Instead, the number of in-person speakers and invited guests was restricted to maintain compliance with the county’s public health guidelines. Prior to the groundbreaking event, SDSU organizers consulted closely with the San Diego County Health and Human Services Agency to ensure said guidelines were observed.

In the best interest of individual safety, health, and well-being, SDSU invited the campus and San Diego communities to virtually participate in the milestone occasion via livestream.

Tom McCarron, SDSU’s senior vice president for SDSU Mission Valley, called it “truly a momentous day in the history of our university and the city of San Diego.”

SDSU Mission Valley is projected to expand the university’s economic impact in the region by $3 billion annually, the school said.

California State University Board of Trustees Member Jack McGrory thanked Faulconer and all those involved in the success of the project. McGrory also gave mention to the rich history of the stadium site and the bright future.

“Today is a celebration of higher education and community,” McGrory said. “For 55 years we have enjoyed this fabulous place, this ocean of asphalt and concrete that is visible from outer space. Today we take the first steps in transforming this place into a center of knowledge and engagement.”

Upon breaking ground, one of the first major construction projects to undergo development, in addition to the River Park, will be the highly anticipated Aztec Stadium, which is scheduled for completion in Fall 2022.

“We are building a stadium for Aztec football, international and professional soccer, concerts, and any other event you can think of,” said SDSU Athletic Director John David Wicker. “A world class 35,000-capacity stadium designed to offer the amenities fans expect today. This is the most important sports and entertainment venue in San Diego since Petco Park opened and will be 365 days a year use for campus and our community.”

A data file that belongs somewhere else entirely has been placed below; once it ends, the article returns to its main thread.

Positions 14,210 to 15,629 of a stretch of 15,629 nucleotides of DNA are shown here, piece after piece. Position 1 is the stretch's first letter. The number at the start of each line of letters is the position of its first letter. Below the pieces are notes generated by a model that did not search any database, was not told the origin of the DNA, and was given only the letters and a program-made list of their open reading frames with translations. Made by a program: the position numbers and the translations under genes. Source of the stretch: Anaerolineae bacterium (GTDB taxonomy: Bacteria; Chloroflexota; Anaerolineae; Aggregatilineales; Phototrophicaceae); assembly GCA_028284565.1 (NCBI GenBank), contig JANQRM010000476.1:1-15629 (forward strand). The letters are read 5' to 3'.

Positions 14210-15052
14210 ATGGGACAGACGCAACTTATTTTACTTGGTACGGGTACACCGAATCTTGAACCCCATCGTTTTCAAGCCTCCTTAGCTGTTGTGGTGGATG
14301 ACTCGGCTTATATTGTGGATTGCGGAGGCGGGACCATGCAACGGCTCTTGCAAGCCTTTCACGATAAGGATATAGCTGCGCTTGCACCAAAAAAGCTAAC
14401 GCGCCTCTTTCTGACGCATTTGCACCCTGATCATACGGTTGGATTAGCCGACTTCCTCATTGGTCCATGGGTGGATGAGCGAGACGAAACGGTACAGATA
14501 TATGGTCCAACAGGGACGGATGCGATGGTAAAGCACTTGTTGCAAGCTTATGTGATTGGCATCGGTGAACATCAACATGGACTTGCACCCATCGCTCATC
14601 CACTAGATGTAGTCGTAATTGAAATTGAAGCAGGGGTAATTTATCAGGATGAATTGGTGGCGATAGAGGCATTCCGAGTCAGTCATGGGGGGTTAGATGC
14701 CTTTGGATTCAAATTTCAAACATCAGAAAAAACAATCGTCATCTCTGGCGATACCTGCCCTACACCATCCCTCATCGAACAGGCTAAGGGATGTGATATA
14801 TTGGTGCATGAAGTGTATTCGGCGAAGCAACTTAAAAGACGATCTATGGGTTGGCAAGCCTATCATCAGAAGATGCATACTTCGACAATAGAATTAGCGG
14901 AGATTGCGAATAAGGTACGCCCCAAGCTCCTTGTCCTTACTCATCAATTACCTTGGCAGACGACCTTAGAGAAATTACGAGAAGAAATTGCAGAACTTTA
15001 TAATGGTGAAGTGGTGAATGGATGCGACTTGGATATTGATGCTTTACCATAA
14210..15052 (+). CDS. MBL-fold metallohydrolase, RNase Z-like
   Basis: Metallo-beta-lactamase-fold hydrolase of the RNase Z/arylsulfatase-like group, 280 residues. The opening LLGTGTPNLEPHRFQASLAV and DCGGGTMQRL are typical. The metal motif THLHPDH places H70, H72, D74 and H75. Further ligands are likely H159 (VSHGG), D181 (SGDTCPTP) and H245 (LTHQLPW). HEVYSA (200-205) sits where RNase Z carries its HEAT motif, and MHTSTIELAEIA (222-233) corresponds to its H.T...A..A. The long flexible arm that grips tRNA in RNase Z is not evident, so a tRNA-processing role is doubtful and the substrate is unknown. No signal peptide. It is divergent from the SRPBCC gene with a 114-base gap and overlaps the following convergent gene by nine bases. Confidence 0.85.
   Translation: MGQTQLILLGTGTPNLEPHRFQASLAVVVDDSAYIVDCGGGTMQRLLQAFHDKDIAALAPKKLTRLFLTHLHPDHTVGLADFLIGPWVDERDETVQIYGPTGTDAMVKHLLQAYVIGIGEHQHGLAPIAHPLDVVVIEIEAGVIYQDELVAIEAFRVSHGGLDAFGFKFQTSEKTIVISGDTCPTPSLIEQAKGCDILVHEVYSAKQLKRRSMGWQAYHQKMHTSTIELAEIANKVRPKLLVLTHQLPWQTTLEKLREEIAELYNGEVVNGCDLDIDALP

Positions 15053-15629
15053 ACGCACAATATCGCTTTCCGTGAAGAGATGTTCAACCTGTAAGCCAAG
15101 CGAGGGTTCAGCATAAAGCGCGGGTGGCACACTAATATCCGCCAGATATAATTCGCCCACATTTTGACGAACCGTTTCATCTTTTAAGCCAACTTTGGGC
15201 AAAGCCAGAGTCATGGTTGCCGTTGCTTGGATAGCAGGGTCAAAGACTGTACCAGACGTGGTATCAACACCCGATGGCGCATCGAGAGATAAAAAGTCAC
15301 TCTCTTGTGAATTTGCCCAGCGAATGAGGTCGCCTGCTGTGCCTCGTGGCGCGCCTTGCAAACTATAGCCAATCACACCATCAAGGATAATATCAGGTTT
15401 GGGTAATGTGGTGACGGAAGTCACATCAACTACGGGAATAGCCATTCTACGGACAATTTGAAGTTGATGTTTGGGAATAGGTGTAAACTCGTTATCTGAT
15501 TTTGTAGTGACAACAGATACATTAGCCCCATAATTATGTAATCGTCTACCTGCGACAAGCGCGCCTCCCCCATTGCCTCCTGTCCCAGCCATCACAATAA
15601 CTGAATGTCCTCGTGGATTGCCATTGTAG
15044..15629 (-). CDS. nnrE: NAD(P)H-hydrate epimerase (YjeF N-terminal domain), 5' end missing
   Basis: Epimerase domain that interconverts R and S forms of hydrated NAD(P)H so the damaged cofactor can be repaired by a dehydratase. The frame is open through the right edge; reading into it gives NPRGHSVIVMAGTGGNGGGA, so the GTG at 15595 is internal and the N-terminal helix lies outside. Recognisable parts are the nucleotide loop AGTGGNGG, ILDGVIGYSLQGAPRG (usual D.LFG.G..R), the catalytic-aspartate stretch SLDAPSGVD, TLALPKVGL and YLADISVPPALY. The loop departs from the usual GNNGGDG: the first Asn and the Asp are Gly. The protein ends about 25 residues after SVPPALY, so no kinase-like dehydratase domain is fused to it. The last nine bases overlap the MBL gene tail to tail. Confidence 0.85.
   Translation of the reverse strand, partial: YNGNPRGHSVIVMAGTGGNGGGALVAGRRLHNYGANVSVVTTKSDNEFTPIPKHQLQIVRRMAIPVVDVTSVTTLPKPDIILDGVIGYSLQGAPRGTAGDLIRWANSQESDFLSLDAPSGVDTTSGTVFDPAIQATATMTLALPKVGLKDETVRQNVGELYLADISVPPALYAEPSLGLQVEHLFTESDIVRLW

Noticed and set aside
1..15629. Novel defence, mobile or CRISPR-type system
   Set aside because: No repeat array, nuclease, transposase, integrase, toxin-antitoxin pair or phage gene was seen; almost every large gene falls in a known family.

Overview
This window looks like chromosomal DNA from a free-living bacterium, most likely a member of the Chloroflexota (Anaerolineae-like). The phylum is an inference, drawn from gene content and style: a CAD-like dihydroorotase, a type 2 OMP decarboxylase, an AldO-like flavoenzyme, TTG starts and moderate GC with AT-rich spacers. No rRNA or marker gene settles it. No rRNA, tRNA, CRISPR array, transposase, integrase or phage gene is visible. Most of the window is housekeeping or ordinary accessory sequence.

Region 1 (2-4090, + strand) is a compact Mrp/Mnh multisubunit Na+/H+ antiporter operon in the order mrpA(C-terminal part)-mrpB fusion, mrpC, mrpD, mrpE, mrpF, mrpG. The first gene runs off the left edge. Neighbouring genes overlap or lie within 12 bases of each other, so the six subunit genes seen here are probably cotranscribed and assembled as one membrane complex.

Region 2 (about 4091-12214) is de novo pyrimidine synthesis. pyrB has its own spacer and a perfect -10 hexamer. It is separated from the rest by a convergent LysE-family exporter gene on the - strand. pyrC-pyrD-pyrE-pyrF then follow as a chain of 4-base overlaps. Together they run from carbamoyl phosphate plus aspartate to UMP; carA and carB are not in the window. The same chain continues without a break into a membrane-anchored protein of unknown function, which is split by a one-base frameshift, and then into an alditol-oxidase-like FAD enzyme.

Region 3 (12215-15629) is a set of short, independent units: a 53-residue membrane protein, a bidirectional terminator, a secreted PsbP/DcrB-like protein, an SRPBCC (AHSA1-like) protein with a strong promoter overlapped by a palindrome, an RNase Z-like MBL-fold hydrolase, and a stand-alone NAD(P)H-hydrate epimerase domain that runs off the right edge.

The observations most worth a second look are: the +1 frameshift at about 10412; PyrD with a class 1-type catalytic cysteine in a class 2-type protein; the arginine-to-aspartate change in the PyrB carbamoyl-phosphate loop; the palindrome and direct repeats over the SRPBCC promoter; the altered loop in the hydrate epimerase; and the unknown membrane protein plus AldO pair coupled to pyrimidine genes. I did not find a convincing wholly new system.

SDSU Mission Valley will allow the university to gradually increase enrollment by up to 15,000 students.

Associated Students President Christian Holt said: “I am excited that this project will provide more opportunities for students to attend SDSU, achieve their goals of higher education, have access to affordable and convenient housing opportunities, and contribute to a more environmentally sustainable community.”

Additional remarks were made both in-person or via video by CSU board member Adam Day; San Diego City Council members Georgette Gómez and Barbara Bry; interim vice president for research Hala Madanat; Aztec Stadium donor, Dianne Bashor; chair of The Campanile Foundation, Jerry Sanders; and alumni and longtime SDSU supporter, Nikki Clay.

The groundbreaking ceremony concluded with the participants taking part in a ceremonial first “shovel in the ground.”

Construction by Clark Construction begins with grading and infrastructure work, the stadium, and the River Park. Clark is expected to employ an estimated 3,500 to 5,550 workers through both the stadium and site development.

Newly launched Facebook, Instagram, and Twitter channels will provide SDSU Mission Valley updates, information, and features.

Updated at 4:23 p.m. Aug. 17, 2020

— City News Service contributed to this report.